The problem is, humans don’t live up to that definition very well. History is littered with examples of people—even presumably smart ones—acting in ways that defy reason. Consider the Fukushima Daichii nuclear power plant that suffered three meltdowns and has been leaking radioactive water into the Pacific Ocean since the earthquake and tsunami of March, 2011. Its designers chose to place the emergency generators and batteries, required to cool the plant in the event of power failure, in a basement that could easily be flooded. Or how about the numerous websites devoted to cataloguing and publicizing stupid photos, videos, texts, emails, GIFs, stories, Facebook statuses, et cetera ad infinitum; a lot of hours and energy have gone into producing and collecting all of these. How about Anthony Weiner’s current embroilment in a second sexting scandal? It’s not like we’ve gotten especially worse over the ages, either: Pompeiian graffiti is mostly insults, bragging, advertising, and lewd epithets. (Don’t click that link if you have any sentimental notions about the refinement of classical civilization.)

Historian and archaeologist Ian Morris proposed a “Morris Theorem of history” (in his excellent book Why the West Rules—For Now) that goes: “Change is caused by lazy, greedy, frightened people looking for easier, more profitable, and safer ways to do things. And they rarely know what they’re doing.” In other words, intelligence doesn’t guide history. Major social, technological, or economic advances happen mostly by accident, or by a slow progression of habitual behaviors that aren’t consciously determined. We spend the majority of our time falling into metaphoric pits.

So, although we have fancy brains, we do not use them in a way that demonstrates consistent intelligence, as we have defined it. Are we just stupid? Maybe.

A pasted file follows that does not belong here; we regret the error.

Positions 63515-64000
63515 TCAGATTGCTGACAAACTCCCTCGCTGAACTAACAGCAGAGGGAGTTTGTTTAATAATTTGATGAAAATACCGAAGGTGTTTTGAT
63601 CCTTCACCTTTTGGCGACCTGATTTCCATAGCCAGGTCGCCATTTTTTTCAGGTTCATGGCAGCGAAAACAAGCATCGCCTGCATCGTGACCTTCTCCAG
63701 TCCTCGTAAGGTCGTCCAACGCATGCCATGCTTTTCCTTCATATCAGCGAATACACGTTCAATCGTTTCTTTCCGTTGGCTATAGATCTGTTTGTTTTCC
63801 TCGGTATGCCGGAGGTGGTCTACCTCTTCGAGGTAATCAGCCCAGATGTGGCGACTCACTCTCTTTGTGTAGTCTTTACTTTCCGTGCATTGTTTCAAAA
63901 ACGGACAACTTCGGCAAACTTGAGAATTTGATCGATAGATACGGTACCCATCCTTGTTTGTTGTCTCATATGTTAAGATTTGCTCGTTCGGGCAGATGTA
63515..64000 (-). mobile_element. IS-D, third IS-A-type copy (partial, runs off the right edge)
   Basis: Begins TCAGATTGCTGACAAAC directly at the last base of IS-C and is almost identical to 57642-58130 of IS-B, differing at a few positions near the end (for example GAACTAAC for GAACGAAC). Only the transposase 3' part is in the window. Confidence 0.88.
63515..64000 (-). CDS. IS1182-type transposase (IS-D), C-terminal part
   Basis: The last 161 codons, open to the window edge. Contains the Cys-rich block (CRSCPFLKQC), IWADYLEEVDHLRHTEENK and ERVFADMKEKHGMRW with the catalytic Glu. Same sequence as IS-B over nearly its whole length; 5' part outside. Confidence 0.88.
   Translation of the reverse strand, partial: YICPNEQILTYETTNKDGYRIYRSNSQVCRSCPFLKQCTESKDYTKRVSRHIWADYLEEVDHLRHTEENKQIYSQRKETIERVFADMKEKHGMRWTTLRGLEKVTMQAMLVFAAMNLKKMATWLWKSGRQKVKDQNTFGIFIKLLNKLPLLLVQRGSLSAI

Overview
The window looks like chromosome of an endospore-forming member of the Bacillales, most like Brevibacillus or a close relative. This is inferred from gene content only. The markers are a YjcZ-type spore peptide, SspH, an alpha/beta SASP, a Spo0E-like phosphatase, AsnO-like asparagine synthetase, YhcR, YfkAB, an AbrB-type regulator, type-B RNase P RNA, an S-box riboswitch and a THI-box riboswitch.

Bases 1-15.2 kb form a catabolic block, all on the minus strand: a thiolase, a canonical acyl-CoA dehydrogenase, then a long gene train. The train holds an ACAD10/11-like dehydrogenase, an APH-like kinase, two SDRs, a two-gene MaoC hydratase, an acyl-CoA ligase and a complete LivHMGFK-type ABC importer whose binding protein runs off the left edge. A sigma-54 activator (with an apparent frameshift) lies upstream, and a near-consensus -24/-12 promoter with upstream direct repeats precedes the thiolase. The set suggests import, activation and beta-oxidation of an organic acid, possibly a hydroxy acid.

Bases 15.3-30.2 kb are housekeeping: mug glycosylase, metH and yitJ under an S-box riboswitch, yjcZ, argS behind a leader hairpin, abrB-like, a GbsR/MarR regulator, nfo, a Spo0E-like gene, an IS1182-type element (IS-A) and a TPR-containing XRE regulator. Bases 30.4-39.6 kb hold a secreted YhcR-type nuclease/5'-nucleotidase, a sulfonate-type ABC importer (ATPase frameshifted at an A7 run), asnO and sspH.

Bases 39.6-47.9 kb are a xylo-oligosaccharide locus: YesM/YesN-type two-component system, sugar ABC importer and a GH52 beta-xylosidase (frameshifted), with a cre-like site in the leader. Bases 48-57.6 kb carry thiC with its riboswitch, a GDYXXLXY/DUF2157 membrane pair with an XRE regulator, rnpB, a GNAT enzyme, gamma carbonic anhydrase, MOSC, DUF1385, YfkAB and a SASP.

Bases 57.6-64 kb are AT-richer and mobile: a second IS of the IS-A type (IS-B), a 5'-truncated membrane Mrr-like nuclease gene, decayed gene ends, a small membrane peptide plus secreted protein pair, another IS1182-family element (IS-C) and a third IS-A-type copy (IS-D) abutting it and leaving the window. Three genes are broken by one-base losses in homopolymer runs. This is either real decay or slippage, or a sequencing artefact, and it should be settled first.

Who cares?

You ought to if you’re human. Let’s go back to defining intelligence. When discussing it, we almost always treat it like a thing, which an individual can possess to a greater or lesser degree. There’s a problem with that, because intelligence is intangible. It only manifests through actions. I think it would be wise to stop defining intelligence as a noun, and start thinking about it as a verb, as an action or a pattern of actions.

If we did this, we could no longer confuse fancy brains with intelligence. Our brains are impressive compared to the norm among animals, but we can see from our own history that they don’t automatically produce intelligent behavior. They are tools, nothing more. I could give you a tool—a hammer, for example—and tell you, “You have a hammer; you are a builder.” But that would be inaccurate. “You have a hammer; use it to build a house and you will be a builder,” is the correct statement. The tool alone does not the builder make. The brain does not the sapient make.

When we truly recognize this, I believe we will choose to act more intelligently, with “purposeful, rational awareness and decision-making”, more often. Although intelligence, as behavior, is not something we can possess, we do possess the potential for intelligence, and we demonstrate this from time to time. We would do well to use it to our utmost, since true intelligence is something we need as a species right now. Half-unwittingly, our tool-happy fancy brains have set in motion a storm of ecological and technological changes that we must either direct and navigate, or perish from due to destruction or absorption into the technium. Intelligent behavior will decide whether Homo sapiens is to be a misnamed oddity, or a genuinely wise being.

Two aliens observing Earth from space. One says, "Aw, look! They're calling themselves "sapiens". How adorable!"


  1. Terrific post! I’m going to take this insight with me:
    ‘“You have a hammer; you are a builder.” But that would be inaccurate. “You have a hammer; use it to build a house and you will be a builder,” is the correct statement. The tool alone does not the builder make. The brain does not the sapient make.”

    I really appreciate your deconstruction of names and language here; rhetoric so often shapes the way we act and perceive the world without us ever taking notice. You might find this article interesting as it also plays with language/names/labels and how it shapes different social constructions and discussions:

    • Thank you, and I’m glad you enjoyed it! Language is a passion of mine. I think we subconsciously attach a lot of tags to words, and it is well worth being aware of that tendency. That Gawker article does make a superb demonstration of this.

      Interestingly, I think we recognize the “metadata” (for lack of a better word) of concrete, absolute terms much better than we do for abstract words like “intelligence”. Those connotations could be playing a huge role in our thought processes, especially for the majority of us who think in language, and we wouldn’t even have a clue about it.

  2. Yes indeed! Terrific, and Funny – illustration too! Thank you.

  3. Really a nice article, keep it up.

  4. At last, someone who comes to the heart of it all